Traffic Impact and Modelling – Notes from Workshops 1 and 2

My York Central – workshops on traffic impact and modelling – 14th and 20th September 2018

Introduction by Tony May

This and the planned subsequent workshop came from questions raised at previous workshops, suggesting there were questions from the public about the modelling assumptions and data. The aims of the session are:-

  1. To inform comments on the current and imminent planning applications (and it was pointed out that all comments / objections / etc should be directed to the planning authority, not to Arup /Tony / MYC)
  2. To frame possible further public input following approval of the application.

It was discussed/agreed that further modelling could not be carried out at this time (current data forms part of planning application, and Arup have no brief to carry out further work) but that existing modelling may easily yield further information, if requirements can be identified.

Notes taken during workshop 1 presentation 14th September 2018 by Anna Vickers.

The modelling approach uses a SATURN model of traffic movements for a morning peak hour and an evening peak hour. The base year is 2016/17, but they have used CYC’s 2033 model, which includes all of the effects of draft Local Plan developments and known road improvements such as the outer ring road. Their “do-minimum” has York Central and its access road stripped out; “do-something” involves adding it, with the assumptions described below.

Question about 2033 conditions: it was noted that the “do-minimum” reflects high levels of congestion resulting from the new developments anticipated in the Local Plan.

Assumption 1: The access road is provided, with the three variants for the Leeman Road Tunnel.
Assumption 2: Existing vehicle trips are maintained. This doesn’t mean parking is being re-provided for all uses. Approach was agreed with CoYC.
Assumption 3: Modelling based on max residential and max commercial development numbers combined (More than is actually possible). Arup are able to provide actual maximum combined possible numbers.
Assumption 4: Overall trip rates from new developments are estimated. Trip rates used are based on existing survey data for journeys made and modes used. CYC specified this approach.
Assumption 5: Total trip numbers from all new developments are calculated. While estimates of journeys for all modes are generated, only car trips are included in the model.
Assumption 6: Trips are assigned destinations, so that they can be loaded onto the network. This uses the approach adopted by CYC for the Local Plan.

Questions/responses re multi-storey car parks (MSCPs):- One is for station which is to replace part of existing provision and one is new provision for commercial development.

Point made re downsides of building more car parking (air quality etc) – Phil White explained rationale for number of spaces to be provided. TM summarised discussion:-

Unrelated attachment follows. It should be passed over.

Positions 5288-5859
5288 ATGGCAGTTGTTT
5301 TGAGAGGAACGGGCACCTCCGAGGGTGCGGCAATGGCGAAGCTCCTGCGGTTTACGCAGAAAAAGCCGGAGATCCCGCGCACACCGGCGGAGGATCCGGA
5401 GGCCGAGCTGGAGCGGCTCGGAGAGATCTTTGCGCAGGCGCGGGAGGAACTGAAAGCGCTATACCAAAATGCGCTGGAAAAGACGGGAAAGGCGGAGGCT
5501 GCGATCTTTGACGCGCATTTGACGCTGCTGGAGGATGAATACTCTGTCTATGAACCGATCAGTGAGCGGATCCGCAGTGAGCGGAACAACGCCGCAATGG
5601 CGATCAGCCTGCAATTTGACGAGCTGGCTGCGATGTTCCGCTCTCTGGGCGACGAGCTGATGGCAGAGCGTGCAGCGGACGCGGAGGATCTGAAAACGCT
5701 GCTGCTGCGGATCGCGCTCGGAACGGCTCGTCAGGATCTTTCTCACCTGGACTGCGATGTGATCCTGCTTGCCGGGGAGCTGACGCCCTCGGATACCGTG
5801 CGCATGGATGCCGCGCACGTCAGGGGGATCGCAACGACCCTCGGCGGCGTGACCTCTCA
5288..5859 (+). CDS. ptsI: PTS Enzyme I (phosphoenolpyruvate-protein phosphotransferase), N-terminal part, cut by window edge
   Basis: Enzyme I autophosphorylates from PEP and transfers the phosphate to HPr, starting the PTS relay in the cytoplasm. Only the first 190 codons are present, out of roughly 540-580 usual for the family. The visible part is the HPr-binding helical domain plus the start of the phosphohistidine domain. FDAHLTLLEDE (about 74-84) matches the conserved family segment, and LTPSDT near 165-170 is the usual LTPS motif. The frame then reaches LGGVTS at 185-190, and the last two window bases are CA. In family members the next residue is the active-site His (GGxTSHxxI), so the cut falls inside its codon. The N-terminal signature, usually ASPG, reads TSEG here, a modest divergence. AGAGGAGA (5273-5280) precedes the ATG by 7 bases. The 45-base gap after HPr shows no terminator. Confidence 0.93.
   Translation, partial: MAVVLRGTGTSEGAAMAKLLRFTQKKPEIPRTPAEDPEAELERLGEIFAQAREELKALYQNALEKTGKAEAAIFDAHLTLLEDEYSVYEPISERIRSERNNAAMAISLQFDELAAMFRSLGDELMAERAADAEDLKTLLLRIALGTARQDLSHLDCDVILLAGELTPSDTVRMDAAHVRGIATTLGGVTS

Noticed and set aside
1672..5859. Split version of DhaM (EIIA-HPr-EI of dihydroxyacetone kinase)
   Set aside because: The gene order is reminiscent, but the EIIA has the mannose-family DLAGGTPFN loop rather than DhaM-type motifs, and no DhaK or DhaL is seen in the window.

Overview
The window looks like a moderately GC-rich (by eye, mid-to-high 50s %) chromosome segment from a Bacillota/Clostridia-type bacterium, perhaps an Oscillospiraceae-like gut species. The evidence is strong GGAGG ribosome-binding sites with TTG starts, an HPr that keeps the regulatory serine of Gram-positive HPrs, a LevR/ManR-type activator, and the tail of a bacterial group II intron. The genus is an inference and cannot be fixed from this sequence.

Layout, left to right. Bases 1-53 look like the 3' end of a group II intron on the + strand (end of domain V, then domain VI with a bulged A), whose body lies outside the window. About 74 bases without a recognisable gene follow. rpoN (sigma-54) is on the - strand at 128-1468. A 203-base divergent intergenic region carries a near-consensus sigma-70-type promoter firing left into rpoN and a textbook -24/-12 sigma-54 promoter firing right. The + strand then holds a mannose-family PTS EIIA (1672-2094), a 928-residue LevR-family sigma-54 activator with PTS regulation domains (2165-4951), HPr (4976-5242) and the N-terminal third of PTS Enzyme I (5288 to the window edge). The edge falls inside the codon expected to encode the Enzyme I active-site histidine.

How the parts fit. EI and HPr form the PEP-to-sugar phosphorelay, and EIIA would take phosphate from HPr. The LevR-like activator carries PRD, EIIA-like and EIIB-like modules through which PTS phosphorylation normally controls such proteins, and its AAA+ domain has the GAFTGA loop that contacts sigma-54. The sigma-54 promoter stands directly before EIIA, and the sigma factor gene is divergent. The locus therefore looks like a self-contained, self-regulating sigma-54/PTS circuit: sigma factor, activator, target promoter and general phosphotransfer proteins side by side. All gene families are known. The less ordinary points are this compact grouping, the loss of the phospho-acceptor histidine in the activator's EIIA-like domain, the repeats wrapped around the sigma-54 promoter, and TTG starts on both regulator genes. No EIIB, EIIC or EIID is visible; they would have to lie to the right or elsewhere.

1. Should we replace existing parking like-for-like?
2. Much of the current car parking on York Central is associated with car-related business (hire, fleet, etc) which will go when site is developed.
3. Assumptions are being made about required provision for commercial development.

Questions/response re mode shares assumed in modelling. Vehicle (driving or passenger) split is 37% + 4% for residential area and 34% + 5% for commercial area. Question raised about mode share and CoYC policy; Trip rates and mode shares are based on standard methodology. Residential trip rates on surveys at nearby Phoenix Boulevard, commercial trip rates based on national database. Mode share is from 2011 census data. Trip rates don’t take into account future reductions in car trips resulting from policy changes.

Also noted modelling is separate from process of design. Parking spaces determined on basis of benchmarking of CoYC policy and recent developments across other cities, all in agreement with CoYC.

Question on variable traffic conditions: the model represents an average weekday.

Question on potential for reducing car use: the approach does not attempt to reflect the effect of other transport policies. It is thus a worst case assessment.

Anna Vickers then presented the results generated for Options 1, 2 and 3.

Impacts on ring road were discussed; uncertainty about how much impact any increased numbers represented (actual base figures not shown).

Difference in impact between Option 1 (Leeman Road tunnel as is) and Option 2 (Leeman Road tunnel revised to give signalised single vehicle lane) insignificant, so Option 1 dismissed as Option 2 gives benefits to walking/cycling.

Diagrams showing modelling of specific journey delays for vehicles on Poppleton Road / Holgate Road and Clifton / Bootham discussed. Again no assumption of mode shift. However, Arup view is that mode shift would be influenced by a number of factors and the modelling cannot definitively be stated to be an “over estimate” at this time.